Personal Jurisdiction Necessary for an Arizona Court to Determine Child Support Arrearages
A divorced mother residing in Arizona can sue her ex-spouse for back child support. But can she sue in an Arizona court when the child support order was issued in another state and the father has no contacts with or property in Arizona? The Arizona Court of Appeals considered this issue in Polacke v. Superior Court, 823 P.2d 84 (1991).
Facts and Background
Mr. Polacke and Mrs. Polacke divorced in Florida in 1978. The court ordered Mr. Polacke to make monthly child support payments of $400 for the two children. Mrs. Polacke moved to Arizona with the kids and Mr. Polacke moved to California.
In 1988, Mrs. Polacke registered the Florida divorce judgment in Arizona. Two years later, she filed a motion to determine the back child support Mr. Polacke owed her. He moved to dismiss, arguing that he had no contacts with Arizona and therefore the court lacked personal jurisdiction over him.
The court denied the motion and Mr. Polacke petitioned for review.
Special Action Jurisdiction
Generally, Arizona courts decline to accept special action jurisdiction from the denial of a motion to dismiss. The issue can be treated on appeal. However, a Court of Appeals can accept this type of issue if the decision is completely contrary to the law.
Personal Jurisdiction To Establish Back Child Support
Before a court can order a father to pay child support, it must have personal jurisdiction over him. Arizona courts only have personal jurisdiction over someone if that person has some minimum contacts with the state. The United States Supreme Court addressed a similar issue in Kulko v. Superior Court, 436 U.S. at 86 (1978).
The Kulko court reviewed the case of a mother, living in California, suing her ex, who lived in New York. She wanted child support that she did not get in the divorce decree, issued in Haiti. The Court found that the California court did not have personal jurisdiction over the father. He had no contacts with California. Therefore, the Kulko court ruled the California courts couldn’t modify the Haitian decree.
However, Mrs. Polacke argues that the cases are different. She argues that, in Kulko, the court was asked to impose new child support obligations on the father. Here she is only asking the court to determine how much Mr. Polacke owed for back child support. She argues that personal jurisdiction is not required to determine whether someone has performed under a foreign decree.
The Court of Appeals agreed that the court can determine, in some circumstances, certain issues even if it doesn’t have personal jurisdiction. In order to do so, the court must have what is called “in rem” jurisdiction instead.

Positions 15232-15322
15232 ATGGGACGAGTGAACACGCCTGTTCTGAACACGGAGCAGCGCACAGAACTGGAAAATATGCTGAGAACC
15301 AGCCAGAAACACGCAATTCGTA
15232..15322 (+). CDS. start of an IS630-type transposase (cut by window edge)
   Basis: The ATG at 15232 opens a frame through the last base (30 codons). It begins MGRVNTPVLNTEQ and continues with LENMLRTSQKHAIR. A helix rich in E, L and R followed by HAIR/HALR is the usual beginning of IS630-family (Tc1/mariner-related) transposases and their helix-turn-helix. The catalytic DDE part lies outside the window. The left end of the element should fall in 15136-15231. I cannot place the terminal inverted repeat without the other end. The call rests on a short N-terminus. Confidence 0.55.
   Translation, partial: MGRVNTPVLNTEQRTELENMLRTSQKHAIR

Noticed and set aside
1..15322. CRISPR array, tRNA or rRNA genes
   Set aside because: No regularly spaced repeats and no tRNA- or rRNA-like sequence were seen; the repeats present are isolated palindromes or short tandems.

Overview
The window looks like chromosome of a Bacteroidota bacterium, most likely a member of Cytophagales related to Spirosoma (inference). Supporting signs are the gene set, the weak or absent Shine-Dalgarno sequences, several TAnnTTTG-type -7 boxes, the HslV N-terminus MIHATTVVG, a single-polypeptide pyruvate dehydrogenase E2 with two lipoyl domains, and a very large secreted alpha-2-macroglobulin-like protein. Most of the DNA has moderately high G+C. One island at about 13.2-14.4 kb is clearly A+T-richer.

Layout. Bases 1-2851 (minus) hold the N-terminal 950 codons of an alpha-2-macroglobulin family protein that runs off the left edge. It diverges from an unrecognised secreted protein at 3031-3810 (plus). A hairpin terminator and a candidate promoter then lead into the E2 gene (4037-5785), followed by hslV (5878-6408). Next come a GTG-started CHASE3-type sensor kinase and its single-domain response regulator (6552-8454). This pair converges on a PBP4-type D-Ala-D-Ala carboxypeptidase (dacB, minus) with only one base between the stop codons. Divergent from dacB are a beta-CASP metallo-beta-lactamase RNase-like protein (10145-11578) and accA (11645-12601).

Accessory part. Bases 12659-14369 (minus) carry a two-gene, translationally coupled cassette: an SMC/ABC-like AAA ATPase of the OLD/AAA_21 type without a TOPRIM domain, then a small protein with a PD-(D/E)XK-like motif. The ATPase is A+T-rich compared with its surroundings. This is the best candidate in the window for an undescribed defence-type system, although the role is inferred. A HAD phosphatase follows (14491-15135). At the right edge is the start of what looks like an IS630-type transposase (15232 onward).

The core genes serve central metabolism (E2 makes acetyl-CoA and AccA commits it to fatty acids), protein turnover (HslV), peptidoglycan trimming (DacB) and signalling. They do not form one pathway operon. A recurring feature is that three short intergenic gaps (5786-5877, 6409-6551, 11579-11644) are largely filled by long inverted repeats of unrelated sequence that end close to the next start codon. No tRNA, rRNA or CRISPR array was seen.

In Rem Jurisdiction
Personal jurisdiction is not a prerequisite to determining the amount of back support due. But the court must have in rem jurisdiction. This type of “attachment” jurisdiction must be supported by property in the state. The state has jurisdiction over the property since it is within its borders.
If Mr. Polacke had a bank account in Arizona, for example, the court could exercise quasi in rem jurisdiction to enforce and collect past due child support payments. Here, he has no property in Arizona. Therefore, the court cannot enforce a judgment against his property.
The Court of Appeals rejected wife’s suggestion that the court has authority to determine the amount due, but not collect it. A court only has jurisdiction to determine the amount of arrearages if it has authority to enforce the judgment.
Military Retirement Benefits Do Not Support in Rem Jurisdiction
Mrs. Polacke next argued that the fact that Mr. Polacke has military retirement benefits supports the existence of quasi in rem jurisdiction. Those benefits are subject to garnishment in every state for back child support under federal law. She argues that this confers in rem jurisdiction in every state. However, the Court rejected this position, noting that husband’s benefits were not issued or received in Arizona.
The Court of Appeals found that the power to garnish an obligor’s benefits under federal law is determined by the garnishing state. In this case it is governed by Arizona. Thus, the question is one of state law. And under Arizona law, the existence of military retirement pay does not confer in rem jurisdiction. The Court cited the Georgia case of Williamson v. Williamson, 275 S.E.2d 42 (1981.) It held that federal law didn’t make money paid to army personnel property constructively present in every state. The Court of Appeals found the Williamson reasoning persuasive in this case.
Since Mr. Polacke has neither contacts with the state nor property in the state, the trial court is without jurisdiction to entertain mother’s child support action. The Court remanded and ordered the lower court to dismiss the case.